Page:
3 Procrastination Tips You Haven’t Heard Before

Procrastination, in my personal experience, is rarely a factor of preparation. Typically it’s your own heart that is in the way.

When tasks feel emotionally difficult, we tend to delay action – even when we know what the next steps are and have all the resources at our disposal.

For entrepreneurs and small business owners, inaction can cost real dollars.

While our true causes of procrastination may lie in deep-rooted beliefs about our worth –  or may be a reaction to stressful life circumstances – there’s no need to blame and shame yourself for something all humans struggle with.

As technology has become a daily constant, woven intricately throughout our lives, our stress levels as a society have risen. And with anxiety comes avoidance.

In an era where instant gratification is such an easy choice, how do we bust through moments of resistance and push ourselves to accomplish more?

When it comes to turning procrastination into productivity, you’ve probably read tips online that recommend things like:

  • Implementing keystone habits i.e. exercise or journaling
  • Identifying top priority tasks that must be accomplished that day
  • Limiting all extraneous distractions i.e. muting notifications, airplane mode
  • Breaking  larger projects into manageable tasks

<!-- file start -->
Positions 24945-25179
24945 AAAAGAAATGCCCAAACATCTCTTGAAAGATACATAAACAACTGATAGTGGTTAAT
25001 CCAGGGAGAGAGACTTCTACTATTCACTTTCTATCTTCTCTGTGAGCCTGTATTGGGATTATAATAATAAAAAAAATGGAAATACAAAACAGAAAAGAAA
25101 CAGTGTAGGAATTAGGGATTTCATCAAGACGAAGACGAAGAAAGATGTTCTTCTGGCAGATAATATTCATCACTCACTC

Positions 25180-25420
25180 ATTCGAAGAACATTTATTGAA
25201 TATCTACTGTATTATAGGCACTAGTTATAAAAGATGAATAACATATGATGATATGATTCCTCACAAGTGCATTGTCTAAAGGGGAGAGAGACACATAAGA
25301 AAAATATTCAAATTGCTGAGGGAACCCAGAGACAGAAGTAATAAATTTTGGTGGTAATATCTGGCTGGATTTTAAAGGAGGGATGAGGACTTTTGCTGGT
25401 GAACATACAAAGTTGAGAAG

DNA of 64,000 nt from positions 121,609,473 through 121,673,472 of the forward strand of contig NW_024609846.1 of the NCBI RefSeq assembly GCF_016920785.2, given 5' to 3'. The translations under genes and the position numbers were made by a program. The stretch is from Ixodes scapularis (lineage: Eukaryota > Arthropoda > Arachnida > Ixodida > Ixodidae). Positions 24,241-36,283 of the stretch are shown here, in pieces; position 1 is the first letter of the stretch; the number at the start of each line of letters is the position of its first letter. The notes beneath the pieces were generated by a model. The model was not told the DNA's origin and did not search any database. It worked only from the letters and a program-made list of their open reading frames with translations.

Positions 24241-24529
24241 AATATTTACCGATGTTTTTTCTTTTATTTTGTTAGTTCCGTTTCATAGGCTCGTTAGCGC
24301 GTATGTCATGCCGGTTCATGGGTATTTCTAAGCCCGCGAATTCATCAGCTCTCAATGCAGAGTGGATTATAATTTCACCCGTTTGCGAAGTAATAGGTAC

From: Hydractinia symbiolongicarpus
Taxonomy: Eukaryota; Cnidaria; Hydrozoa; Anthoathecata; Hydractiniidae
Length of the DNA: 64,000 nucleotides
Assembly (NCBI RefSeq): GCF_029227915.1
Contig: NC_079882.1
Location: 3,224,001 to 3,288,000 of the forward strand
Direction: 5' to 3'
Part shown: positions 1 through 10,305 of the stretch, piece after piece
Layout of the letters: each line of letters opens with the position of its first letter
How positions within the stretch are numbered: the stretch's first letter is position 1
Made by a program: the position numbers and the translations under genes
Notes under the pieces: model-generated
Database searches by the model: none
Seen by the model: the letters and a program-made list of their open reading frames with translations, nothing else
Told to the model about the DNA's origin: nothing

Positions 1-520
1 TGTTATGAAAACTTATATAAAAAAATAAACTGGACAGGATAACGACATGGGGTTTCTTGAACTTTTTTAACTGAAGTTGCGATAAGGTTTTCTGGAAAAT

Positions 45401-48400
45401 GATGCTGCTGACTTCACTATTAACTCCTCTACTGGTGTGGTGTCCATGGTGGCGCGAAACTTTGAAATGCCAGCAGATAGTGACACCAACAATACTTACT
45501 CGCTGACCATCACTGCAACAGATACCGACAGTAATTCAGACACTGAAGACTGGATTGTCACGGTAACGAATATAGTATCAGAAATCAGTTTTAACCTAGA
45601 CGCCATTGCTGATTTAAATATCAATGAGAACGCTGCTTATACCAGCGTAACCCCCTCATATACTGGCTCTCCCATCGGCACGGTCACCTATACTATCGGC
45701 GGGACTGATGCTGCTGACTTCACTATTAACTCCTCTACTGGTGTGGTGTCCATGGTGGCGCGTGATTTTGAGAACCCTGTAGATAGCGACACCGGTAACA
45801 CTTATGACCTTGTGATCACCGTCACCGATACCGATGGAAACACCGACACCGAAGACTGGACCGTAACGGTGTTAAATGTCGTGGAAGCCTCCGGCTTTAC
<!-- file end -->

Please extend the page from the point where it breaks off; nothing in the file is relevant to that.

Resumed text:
• Scheduling work sessions in your calendar in advance
  • Letting go of perfectionistic standards

While all of these techniques are helpful, sometimes the invisible barrier is just too stubborn. Here are 3 tactics to beat procrastination that may surprise you!

Do Something Else – Even Something Fun

More often than not, when we’re avoiding an overwhelming task, we’re engaging in some other activity. And more often than not, that activity is stimulating the instant gratification part of our brain. Whether it’s the latest Netflix docuseries, the next level of a gaming app, eating an unhealthy meal, scrolling through TikTok, or whatever it is, distractions do not move us forward.

Sometimes progress is hard to make because we feel like we’re not making progress. So we need to make some progress to convince our heart that more progress is possible.

Logically we may understand this process, but in reality, our emotions don’t always align with what we conceptually understand.

So the next time you’ve fallen into a distraction and need to get yourself to work, this is what you do to stop procrastinating.

First, get out of the all-or-nothing mentality.

Allow yourself to do a different activity – even if it’s not the best use of your time. Cut yourself a little bit of slack in the productivity area to break the instant gratification cycle.

What is something that takes under 20 minutes to accomplish – something that does not exist in the digital world – that could give you an immediate win?

  • Empty the dishwasher
  • Tidy your desk area
  • Organize your papers and mail
  • Discard old food in the fridge
  • Quick clean out of your car
  • Take the dog for a walk
  • Practice an instrument
  • Draw, doodle, or paint